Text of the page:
In the photo, Ned Coe (left), a California Farm Bureau Federation regional representative, talks with CFBF president Paul Wenger during last night's Tehama County Farm Bureau annual meeting and dinner in Red Bluff.
At the meeting, Wenger shared his goal of increasing farmers' clout in Sacramento by boosting fundraising for the Farm Bureau, which now spends about $500,000 or so a year on political action, he said. He'd like to see that number increase someday to $30 million, which would put the Farm Bureau on par with police, prison guards' and teachers' unions.
Such a large amount would make the CFBF a player even in urban legislative districts, thus candidates would have to care about agriculture, he reasoned.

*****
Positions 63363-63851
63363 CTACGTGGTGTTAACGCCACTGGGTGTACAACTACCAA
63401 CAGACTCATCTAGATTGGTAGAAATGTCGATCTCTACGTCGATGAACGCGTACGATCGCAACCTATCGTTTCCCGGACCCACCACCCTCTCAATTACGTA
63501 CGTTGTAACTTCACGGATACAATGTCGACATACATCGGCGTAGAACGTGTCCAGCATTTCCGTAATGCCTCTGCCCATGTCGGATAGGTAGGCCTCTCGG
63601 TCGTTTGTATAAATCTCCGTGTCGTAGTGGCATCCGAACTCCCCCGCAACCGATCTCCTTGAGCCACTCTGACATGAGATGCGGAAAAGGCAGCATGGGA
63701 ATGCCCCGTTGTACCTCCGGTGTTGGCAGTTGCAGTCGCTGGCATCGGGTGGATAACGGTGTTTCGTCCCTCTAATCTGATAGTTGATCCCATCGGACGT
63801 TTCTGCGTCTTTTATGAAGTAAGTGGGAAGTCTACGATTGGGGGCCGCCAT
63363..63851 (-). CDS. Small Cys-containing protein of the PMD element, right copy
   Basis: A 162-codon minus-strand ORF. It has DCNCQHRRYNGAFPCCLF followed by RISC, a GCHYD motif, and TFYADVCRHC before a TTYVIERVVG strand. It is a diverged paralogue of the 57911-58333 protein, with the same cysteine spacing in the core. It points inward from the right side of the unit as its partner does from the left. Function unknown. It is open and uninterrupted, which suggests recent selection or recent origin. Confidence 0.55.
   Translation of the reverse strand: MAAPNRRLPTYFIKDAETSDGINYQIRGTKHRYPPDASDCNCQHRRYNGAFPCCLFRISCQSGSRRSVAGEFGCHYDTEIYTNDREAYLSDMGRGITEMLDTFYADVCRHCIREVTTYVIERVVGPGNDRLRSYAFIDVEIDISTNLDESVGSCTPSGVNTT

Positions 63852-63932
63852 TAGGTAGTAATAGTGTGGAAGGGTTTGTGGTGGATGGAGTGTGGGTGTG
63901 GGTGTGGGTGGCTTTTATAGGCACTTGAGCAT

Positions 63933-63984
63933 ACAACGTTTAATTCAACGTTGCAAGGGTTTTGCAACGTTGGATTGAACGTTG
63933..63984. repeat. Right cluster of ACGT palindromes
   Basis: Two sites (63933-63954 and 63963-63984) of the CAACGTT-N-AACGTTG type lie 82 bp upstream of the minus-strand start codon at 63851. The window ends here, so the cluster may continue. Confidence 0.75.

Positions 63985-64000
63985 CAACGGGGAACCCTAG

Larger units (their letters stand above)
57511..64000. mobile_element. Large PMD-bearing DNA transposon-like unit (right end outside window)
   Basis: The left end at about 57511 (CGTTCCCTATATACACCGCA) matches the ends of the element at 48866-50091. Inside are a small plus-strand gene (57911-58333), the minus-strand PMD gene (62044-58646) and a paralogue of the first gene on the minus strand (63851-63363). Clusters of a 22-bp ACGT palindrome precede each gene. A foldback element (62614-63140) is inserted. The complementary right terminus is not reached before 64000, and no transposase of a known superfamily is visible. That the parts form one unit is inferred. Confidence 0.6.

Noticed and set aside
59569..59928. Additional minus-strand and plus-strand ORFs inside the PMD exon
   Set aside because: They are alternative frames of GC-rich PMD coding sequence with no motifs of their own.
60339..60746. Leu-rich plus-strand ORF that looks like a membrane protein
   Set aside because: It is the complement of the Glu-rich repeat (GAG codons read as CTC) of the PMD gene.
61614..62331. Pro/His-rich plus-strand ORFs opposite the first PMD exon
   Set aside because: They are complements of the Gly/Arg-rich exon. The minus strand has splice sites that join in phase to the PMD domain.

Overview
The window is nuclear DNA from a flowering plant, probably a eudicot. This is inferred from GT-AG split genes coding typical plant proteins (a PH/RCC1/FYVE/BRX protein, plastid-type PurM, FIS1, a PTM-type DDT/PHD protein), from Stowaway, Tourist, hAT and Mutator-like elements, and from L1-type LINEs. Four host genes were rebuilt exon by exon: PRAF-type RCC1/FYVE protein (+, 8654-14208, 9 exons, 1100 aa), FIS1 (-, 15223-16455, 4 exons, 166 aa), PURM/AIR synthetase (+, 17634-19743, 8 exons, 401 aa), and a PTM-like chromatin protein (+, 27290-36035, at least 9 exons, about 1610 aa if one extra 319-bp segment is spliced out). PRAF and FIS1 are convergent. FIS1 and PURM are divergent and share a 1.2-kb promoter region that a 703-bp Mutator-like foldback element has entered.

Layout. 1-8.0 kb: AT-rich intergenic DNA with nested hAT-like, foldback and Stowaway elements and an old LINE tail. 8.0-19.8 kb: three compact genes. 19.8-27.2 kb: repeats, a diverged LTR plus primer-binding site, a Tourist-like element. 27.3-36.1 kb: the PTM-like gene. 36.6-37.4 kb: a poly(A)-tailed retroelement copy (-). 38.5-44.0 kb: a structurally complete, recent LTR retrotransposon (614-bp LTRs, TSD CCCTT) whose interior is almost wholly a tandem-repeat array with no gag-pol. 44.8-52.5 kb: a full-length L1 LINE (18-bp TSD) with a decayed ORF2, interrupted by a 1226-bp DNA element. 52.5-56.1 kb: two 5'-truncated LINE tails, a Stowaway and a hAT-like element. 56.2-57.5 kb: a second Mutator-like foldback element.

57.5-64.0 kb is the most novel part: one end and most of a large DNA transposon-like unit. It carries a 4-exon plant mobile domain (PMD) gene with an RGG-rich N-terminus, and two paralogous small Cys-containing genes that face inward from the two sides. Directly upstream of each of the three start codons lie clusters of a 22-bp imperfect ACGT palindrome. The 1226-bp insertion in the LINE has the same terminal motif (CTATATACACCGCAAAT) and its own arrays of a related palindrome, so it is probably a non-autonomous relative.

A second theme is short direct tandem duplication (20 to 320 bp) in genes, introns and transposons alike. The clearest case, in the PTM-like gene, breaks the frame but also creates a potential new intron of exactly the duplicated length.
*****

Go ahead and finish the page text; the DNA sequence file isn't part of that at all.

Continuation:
"We're a $37 or $38 billion industry," he said in an interview. "People know we're such a minority with such a huge impact on California. You have to give (legislators) time to educate them about your issues. It's not trying to buy their vote. We're just trying to educate them."
For my complete story, check CapitalPress.com soon.
The Farm Bureau also presented me with its Media Person of the Year Award for ag coverage (most likely including this, this, this and this), and I received certificates from the offices of our area's state lawmakers and Rep. Wally Herger. I'm just glad to have made an impact in our area for the Capital Press. Before they hired me in 2008, their previous Northern California reporter was based in Clear Lake, so this was sort of a new area for them and one they wanted to cultivate.
The Capital Press is a great company with great vision, and I'm just glad to be a part.